In recent years, energy conservation and efficiency has become more and more of an emphasis for property owners—not just for business owners, but for eco-conscious residents looking to save money and reduce their carbon footprint. Until recently, however, greener energy options weren’t always accessible or economical for the average homeowner. An upcoming Waukee program is aiming to change that.
The Solarize Waukee Initiative, which began in April, is a collaborative effort by the City of Waukee, The Nature Conservancy in Iowa, the Waukee Aspiring Professional Experience (APEX) and the Midwest Renewable Energy Association (MREA). Solarize Waukee is a group purchase program that will allow residential and commercial property owners to invest in rooftop solar installations for their homes and businesses, with potential savings on installation costs. The program will be available to individuals and businesses located within the boundaries of the Waukee School District, meaning that residents of Clive, Urbandale, and West Des Moines are eligible to participate as well. The program is administered by MREA at no cost to the community.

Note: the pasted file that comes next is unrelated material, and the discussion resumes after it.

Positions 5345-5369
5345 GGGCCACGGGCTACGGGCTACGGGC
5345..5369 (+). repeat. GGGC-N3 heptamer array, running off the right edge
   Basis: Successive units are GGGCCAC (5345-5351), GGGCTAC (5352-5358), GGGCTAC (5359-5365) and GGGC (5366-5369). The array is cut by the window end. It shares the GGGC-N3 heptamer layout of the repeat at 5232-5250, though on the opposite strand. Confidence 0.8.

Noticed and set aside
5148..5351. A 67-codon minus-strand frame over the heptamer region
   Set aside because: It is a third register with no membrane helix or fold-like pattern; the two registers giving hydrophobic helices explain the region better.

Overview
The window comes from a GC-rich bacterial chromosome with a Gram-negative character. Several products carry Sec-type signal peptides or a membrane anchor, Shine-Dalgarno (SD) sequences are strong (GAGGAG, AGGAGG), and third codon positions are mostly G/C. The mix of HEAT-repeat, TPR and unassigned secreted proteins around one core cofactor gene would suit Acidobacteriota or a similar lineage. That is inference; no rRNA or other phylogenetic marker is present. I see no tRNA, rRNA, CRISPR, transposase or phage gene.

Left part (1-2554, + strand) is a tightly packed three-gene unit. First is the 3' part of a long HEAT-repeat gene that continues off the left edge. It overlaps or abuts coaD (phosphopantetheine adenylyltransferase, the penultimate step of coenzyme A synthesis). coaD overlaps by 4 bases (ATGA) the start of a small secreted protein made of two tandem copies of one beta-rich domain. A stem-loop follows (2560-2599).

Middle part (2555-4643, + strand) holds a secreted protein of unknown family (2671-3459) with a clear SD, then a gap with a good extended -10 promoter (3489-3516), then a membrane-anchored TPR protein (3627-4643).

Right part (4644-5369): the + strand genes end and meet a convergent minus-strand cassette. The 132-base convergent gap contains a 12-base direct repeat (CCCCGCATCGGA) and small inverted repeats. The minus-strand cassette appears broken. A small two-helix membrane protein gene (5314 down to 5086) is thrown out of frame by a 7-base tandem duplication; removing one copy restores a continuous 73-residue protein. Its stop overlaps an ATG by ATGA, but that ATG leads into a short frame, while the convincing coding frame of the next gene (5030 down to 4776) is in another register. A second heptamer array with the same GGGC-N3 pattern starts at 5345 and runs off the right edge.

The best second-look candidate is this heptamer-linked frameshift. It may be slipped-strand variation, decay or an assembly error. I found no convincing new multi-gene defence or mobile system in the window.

How It Began
Solarize Waukee is the latest in a growing number of group purchasing programs for residential and commercial solar. Towns and jurisdictions such as Milwaukee and the Champaign-Urbana metro area in Illinois have seen success with the group buy model. According to Patrick Snell, External Affairs Coordinator for The Nature Conservancy, the first such program in Iowa took place in Cedar Rapids and Linn County in the fall of 2017. A “huge success,” according to Snell, that program saw 105 participants install 611 kilowatts (kW)—$1.5 million worth—of solar power.